Kudos to the Angels and Yankees, who have put together a couple of the most well-rounded lineups of all-time. Or at least it’s headed that way.
As noted on Baseball-Reference Blog
, the Angels could have 10 players with 100 hits. The only other team to do so was the 2004 Tigers. Meanwhile, the Yankees have 9 players on pace for at least 40 extra-base hits. That feat, too, has been accomplished only one other time – by the 2003 Red Sox.
In other words, the Yankees could become the first team to have 9 players with at least 40 extra-base hits without the use of steroids or female fertility drugs. I kid, I kid.
By contrast, the Mets will probably only have one player – David Wright
– to go over 40. Coincidentally, Wright is the only Mets player who has more homers (8) than his jersey (5). Gary Sheffield
(10) is currently tied, but even with more than a month to go, topping that isn’t a sure thing
Also, Mark Reynolds continues to put up the least hyped awesome season ever. He’s currently on pace for 51 HR, 111 RBI, 224 K, 28 SB, and nearly 20 errors. Again, one of the most action-packed lines we can remember.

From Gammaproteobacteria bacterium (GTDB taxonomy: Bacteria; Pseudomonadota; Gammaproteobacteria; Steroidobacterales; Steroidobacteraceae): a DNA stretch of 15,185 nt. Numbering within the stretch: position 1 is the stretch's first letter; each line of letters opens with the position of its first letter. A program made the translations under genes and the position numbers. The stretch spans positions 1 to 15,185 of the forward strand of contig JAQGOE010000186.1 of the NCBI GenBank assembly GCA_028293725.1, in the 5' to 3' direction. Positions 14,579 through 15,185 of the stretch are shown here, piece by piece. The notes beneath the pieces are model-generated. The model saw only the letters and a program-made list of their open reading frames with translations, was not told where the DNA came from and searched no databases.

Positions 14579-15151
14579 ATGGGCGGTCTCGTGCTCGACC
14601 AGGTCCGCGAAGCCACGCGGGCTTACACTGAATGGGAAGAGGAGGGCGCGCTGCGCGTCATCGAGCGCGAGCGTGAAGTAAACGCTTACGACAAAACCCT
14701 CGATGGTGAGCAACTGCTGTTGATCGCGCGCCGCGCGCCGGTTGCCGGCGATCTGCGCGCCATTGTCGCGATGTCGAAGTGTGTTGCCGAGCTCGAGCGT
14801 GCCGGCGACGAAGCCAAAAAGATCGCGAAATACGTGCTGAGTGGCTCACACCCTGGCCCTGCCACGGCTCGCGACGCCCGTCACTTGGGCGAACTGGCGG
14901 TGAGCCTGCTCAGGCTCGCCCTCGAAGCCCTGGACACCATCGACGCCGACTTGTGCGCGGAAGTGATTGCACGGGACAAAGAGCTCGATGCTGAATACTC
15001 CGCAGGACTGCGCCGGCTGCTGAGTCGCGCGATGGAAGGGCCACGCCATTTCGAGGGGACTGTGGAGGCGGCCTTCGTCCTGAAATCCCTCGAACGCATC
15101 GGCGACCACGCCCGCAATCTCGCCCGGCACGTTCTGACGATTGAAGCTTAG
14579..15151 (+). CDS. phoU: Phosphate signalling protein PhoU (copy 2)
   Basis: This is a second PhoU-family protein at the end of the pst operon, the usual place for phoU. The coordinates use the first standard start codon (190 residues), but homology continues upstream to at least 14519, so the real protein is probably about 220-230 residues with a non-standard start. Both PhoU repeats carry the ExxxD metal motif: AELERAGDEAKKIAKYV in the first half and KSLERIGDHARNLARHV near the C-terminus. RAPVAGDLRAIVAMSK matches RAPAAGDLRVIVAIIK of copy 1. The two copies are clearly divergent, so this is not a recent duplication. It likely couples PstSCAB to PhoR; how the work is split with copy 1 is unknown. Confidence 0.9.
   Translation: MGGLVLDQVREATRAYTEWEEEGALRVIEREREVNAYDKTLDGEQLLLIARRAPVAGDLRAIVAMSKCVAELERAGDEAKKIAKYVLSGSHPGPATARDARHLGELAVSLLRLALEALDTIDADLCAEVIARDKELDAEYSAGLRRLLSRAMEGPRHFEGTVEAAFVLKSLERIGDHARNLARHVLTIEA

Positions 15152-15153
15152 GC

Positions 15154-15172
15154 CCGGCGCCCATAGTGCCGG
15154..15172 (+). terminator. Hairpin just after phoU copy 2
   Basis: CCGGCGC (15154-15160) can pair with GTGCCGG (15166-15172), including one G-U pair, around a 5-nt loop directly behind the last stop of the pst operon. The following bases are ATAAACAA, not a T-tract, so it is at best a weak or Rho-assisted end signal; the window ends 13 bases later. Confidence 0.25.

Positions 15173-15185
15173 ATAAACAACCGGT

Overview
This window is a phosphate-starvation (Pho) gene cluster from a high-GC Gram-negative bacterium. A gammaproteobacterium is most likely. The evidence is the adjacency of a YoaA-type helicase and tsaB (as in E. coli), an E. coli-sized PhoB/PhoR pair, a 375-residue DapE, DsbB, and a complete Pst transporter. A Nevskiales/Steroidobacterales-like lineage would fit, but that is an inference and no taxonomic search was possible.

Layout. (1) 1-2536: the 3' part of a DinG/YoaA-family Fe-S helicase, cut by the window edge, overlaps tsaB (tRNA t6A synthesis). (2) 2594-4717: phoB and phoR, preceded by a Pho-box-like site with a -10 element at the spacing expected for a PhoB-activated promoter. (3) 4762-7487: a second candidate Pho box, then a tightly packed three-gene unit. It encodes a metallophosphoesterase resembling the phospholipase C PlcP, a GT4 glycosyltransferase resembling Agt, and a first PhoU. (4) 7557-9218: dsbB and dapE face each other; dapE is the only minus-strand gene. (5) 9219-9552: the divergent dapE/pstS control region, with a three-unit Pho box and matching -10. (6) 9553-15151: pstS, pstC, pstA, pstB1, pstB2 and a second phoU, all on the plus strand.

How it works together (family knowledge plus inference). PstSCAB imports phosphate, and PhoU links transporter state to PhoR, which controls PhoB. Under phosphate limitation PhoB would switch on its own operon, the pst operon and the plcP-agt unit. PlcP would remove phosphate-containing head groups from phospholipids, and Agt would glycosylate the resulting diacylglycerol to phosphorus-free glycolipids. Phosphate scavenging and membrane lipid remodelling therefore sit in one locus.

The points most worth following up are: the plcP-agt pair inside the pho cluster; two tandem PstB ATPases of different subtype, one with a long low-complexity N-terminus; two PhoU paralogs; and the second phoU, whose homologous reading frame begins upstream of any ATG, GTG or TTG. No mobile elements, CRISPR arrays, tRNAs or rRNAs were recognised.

Finally, for those of you into the whole magic number thing, here are a few:
The Washington Nationals will formally introduce top pick Stephen Strasburg today at 2 pm et, and the Nats sold over 6,000 $1 tickets to the presser.
Meanwhile, this week on The Show, Tiffany Simons and Matt Stroup offer some advice for Strasburg, hoping he learns a few lessons from the mistakes of former #1’s. Cameos from Delmon Young, Chase Utley, Anna Benson, and more. Enjoy.
Are we ready to blame the Home Run Derby for squashing Albert Pujols’ chance at the Triple Crown, or is that just an easy excuse? We remember players from the past flaming out after taking part in the Derby – David Wright hit only 6 HR after the break in 2006, and of course Bobby Abreu hit a mere 6 dingers in the second half after dominating the slugfest the year before – but such a thing couldn’t happen to Big Al, right?
Perhaps it’s because we’re looking at a small sample size or maybe a slight statistical decline was inevitable because no human being can keep up the absurd offensive pace that Pujols set from April through early July. But it’s worth peeking at the splits before and after the Derby:
Before: 90 G, .332/.456/.723, 32 HR, 87 RBI, 35 K
After: 31 G, .280/.401/.525, 7 HR, 18 RBI, 14 K
These aren’t bad numbers – I’ll take a .926 OPS, thank you. They’re just not what we were getting from Pujols a couple months ago. Did the HR Derby mess up his swing a bit? Probably the only person who might know is him. And it must be nice to be in a relative slump and still have 39 HR in late August.